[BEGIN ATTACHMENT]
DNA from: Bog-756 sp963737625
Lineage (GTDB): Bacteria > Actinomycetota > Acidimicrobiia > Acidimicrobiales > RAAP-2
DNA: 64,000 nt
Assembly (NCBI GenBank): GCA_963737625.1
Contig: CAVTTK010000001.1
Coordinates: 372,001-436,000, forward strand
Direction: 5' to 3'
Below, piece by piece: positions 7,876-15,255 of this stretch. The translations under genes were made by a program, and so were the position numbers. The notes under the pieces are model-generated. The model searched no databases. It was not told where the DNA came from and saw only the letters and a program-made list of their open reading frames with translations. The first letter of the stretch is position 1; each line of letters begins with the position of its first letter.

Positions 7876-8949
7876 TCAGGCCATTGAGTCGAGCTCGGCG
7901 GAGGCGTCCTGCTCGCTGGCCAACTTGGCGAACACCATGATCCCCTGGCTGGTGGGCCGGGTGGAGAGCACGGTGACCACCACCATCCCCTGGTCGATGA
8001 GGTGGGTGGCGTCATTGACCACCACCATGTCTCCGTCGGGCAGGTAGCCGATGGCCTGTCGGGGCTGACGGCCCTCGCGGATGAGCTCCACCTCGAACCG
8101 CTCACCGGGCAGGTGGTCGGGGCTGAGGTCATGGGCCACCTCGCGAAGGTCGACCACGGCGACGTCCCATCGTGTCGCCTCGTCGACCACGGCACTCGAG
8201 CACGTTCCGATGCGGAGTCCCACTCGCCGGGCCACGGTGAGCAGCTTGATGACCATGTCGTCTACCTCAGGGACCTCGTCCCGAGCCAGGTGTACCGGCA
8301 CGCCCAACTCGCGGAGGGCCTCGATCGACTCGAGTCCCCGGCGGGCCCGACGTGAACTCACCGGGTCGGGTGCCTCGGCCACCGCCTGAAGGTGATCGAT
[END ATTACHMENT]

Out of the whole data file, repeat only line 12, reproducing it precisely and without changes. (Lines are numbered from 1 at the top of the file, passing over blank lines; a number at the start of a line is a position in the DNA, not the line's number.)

8001 GGTGGGTGGCGTCATTGACCACCACCATGTCTCCGTCGGGCAGGTAGCCGATGGCCTGTCGGGGCTGACGGCCCTCGCGGATGAGCTCCACCTCGAACCG